With just 26 days to go until the launch of the World Shakespeare Festival, which begins on Monday 23rd April and runs until November 2012 as part of the London 2012 Festival, audiences can look forward to the biggest celebration of the world famous playwright ever staged. Thousands of artists from around the world will take part and anyone who wants to stay in London for the festival can book one of the London hotels on the website LondonTown.com.
It’s an ambitious project on a scale never seen before featuring collaborations with leading UK and international arts organisations and over a million tickets available for a programme which includes 23 brand new productions – 21 of which were commissioned specially for the festival. With almost 70 productions, events and exhibitions taking place across the UK, including London, the World Shakespeare Festival has something of interest for all ages and all nationalities.
In London, Shakespeare’s Globe theatre is staging Globe to Globe in which 37 of Shakespeare’s plays are performed in 37 languages in six weeks. Further highlights include Nicholas Hytner directing Simon Russell Beale in Timon of Athens at the National Theatre, Michael Attenborough directing Jonathan Pryce in King Lear at the Almeida Theatre, and Gregory Doran – who will succeed Michael Boyd as Artistic Director at the Royal Shakespeare Company, it has recently been announced – who stages a production of Julius Caesar at the Roundhouse.
Doran’s Julius Caesar is one of two Royal Shakespeare Company productions which will premiere in Stratford-upon-Avon during the summer and then transfer to London’s West End. Iqbal Khan’s Much Ado About Nothing, with Meera Syal in the leading role of Beatrice, will also transfer to the Noel Coward Theatre from August.
From 19th July, visitors to the British Museum will be treated to Staging the World, a major exhibition – complemented by a 20-part BBC Radio 4 series to be broadcast in April – which illustrates the emerging role of London as a world city 400 years ago through the perspective of Shakespeare’s plays.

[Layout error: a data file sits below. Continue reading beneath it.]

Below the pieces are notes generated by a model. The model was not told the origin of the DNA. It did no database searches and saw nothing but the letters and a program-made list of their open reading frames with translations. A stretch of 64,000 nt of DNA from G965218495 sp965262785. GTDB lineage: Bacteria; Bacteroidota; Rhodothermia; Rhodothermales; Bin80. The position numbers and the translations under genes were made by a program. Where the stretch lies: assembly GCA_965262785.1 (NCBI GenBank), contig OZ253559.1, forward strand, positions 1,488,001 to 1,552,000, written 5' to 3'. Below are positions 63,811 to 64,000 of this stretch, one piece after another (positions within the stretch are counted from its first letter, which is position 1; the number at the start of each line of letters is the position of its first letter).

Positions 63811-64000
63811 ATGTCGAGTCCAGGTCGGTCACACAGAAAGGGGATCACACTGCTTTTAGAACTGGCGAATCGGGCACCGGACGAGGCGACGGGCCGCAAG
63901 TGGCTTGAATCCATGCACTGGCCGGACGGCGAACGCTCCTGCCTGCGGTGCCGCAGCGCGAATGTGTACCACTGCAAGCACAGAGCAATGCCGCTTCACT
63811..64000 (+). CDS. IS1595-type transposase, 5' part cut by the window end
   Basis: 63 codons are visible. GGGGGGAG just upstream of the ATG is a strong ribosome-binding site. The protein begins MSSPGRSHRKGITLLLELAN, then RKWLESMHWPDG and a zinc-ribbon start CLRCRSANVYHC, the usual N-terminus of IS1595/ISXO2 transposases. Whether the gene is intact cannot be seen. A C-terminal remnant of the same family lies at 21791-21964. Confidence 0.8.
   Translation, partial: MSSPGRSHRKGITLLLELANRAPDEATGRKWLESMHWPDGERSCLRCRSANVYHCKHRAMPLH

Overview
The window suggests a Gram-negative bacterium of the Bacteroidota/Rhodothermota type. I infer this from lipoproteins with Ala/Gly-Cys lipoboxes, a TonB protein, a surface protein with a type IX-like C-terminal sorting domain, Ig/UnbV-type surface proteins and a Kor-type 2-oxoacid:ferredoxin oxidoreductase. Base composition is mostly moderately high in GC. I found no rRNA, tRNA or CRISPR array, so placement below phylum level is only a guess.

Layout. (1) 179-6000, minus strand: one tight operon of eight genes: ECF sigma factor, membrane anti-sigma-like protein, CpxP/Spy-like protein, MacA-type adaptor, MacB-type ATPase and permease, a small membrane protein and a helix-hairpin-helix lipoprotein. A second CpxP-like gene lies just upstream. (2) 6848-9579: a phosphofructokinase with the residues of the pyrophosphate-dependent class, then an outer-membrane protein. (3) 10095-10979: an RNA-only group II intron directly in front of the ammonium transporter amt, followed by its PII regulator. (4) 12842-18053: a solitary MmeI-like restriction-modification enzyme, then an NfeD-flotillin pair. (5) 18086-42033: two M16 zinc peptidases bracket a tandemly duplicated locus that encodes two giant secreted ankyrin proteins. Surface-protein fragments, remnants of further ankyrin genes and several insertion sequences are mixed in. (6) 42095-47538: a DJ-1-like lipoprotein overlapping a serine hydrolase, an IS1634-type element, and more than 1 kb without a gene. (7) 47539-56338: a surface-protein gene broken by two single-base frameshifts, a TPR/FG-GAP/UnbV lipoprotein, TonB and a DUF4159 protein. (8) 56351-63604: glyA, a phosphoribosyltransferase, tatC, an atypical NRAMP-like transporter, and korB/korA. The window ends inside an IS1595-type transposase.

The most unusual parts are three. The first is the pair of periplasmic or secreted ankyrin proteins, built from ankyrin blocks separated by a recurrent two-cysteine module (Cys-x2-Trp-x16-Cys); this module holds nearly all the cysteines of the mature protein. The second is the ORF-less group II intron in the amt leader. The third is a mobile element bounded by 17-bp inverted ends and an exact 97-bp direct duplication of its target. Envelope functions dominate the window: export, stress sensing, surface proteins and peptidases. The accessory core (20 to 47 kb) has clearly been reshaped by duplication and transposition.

There’s a grass roots aspect to the festival with over 260 amateur groups involving 7200 people (aged from 6 to 90) taking part in Open Stages, a project coordinated by the Royal Shakespeare Company and nine partner theatres. These amateur productions will be staged in castles, churches, parks and pubs, and some will perform at the RSC’s Stratford-upon-Avon home.
Thousands of teachers and young people will take also part in the festival which will create a legacy for young people through a number of projects including Worlds Together, an international conference that explores the influence of Shakespeare who is already studied by 50% of the world’s school children.
World Shakespeare Festival events are taking place across the UK, not only in London but also in Shakespeare’s home of Stratford-upon-Avon as well as Newcastle/Gateshead, Birmingham, Brighton, Wales and Scotland. For the full festival guide visit www.worldshakespearefestival.org.uk and for more information on planning a trip to London visit LondonTown.com, a useful resource for visitors and local residents with listings on everything from Shakespeare to shopping. Find and book hotels and restaurants, and discover the best festivals and events happening in London this spring and summer.